World Energy Day was created in 2012 by the World Energy Forum to raise awareness about energy usage, ensuring the affordability of safe and sustainable energy for all people while promoting global decarbonizing efforts. This entails the commitment to discuss, analyze, plan and develop national policies to create a set of shared goals about the overall global improvement of energy access challenges so many people in the world face today.
Making the Case for Strategic Change
In some regions, population growth is outpacing recent projections, further impacting overburdened utility infrastructure. Revised plans to energy access goals and policies are required to keep up. Beyond rapid population growth, climate changes can also impact the future requirements as more energy will be needed for cooling and other mitigation efforts for individuals and businesses to prosper as global temperatures rise.
While there are many regions going through this challenge, Africa is an example to showcase the divide of the ‘haves’ and ‘have nots’ as you look at current conditions and future projections. Population growth is expected to significantly increase in the next 20 years, reaching to over 2 billion by 2040. “These profound changes will drive the continent’s economic growth, infrastructure development and, in turn, energy demand, which is projected to rise 60% to around 1,320 million tonnes of oil equivalent in 2040,” states the International Energy Agency (IEA). While solar energy installations can excel in Africa’s climate, to date they have less than 1% of the world’s solar installation capacity, so per capita, there is a clear divide and room for improvement.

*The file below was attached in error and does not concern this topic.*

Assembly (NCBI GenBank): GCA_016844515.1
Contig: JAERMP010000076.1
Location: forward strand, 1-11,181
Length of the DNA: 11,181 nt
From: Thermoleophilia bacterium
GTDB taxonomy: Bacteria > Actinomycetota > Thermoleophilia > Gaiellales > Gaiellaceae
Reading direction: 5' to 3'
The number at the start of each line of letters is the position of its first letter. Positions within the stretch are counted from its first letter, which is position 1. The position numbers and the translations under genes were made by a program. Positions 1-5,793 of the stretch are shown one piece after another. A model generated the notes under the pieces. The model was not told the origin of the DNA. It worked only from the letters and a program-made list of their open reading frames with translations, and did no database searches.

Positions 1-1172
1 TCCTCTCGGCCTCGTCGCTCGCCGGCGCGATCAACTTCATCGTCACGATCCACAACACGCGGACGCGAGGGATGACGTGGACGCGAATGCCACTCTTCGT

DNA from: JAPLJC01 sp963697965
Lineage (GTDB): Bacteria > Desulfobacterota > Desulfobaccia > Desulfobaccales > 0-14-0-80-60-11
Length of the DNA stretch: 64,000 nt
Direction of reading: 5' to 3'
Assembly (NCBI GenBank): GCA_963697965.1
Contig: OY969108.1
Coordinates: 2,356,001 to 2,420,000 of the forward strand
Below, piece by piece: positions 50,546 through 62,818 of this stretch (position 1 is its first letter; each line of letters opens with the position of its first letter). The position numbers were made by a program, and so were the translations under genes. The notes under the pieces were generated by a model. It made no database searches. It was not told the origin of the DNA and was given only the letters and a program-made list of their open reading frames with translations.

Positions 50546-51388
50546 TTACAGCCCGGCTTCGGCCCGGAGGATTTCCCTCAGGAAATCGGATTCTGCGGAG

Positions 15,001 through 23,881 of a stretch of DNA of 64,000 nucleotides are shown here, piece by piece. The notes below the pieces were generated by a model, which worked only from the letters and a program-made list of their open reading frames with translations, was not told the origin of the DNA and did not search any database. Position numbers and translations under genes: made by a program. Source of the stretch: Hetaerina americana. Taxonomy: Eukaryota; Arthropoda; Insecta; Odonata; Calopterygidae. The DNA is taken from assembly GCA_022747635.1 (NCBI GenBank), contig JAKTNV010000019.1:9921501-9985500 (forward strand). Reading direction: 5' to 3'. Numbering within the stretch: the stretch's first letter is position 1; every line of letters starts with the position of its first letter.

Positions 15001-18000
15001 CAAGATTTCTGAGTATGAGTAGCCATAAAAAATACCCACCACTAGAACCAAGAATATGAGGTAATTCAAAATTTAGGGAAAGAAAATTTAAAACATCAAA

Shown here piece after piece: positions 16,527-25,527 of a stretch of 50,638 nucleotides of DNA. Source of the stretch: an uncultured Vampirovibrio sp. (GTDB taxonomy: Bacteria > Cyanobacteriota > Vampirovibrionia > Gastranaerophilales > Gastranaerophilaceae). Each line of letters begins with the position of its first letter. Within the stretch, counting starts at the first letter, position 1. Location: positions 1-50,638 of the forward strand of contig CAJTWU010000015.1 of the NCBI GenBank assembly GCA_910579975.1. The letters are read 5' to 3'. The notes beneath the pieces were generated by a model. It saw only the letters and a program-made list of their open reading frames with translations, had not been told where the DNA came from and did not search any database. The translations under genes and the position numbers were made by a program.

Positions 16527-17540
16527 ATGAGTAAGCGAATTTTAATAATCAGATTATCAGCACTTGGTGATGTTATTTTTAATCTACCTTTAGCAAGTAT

UN Drives Global Strategic Initiatives
It is facts like these that drive strategic change. Organizations like the United Nations created the Sustainable Development Goals (SDGs) in 2015. There are 17 goals in all that have specific, vital targets to elevate the conditions for these populations with Goal 7 created specifically to solve the problem of affordable and clean energy for all. With this goal, the UN commits to end energy poverty by “ensuring access to affordable, reliable, sustainable, and modern energy for all by 2030.” The UN is making an effort to look at all sides of the problem and tackle it in a way that has a high-level directive implemented by local organizations.
For the goals to be reached by 2030, it is going to take immense funding and involvement. In 2015, the UN noted “energy lies at the heart of both the 2030 Agenda for Sustainable Development and the Paris Agreement on Climate Change.” Events and news surrounding energy access is updated on the UN’s Department of Economic and Social Affairs web page. This could be an opportunity for people in all countries to learn more about this important topic and get involved.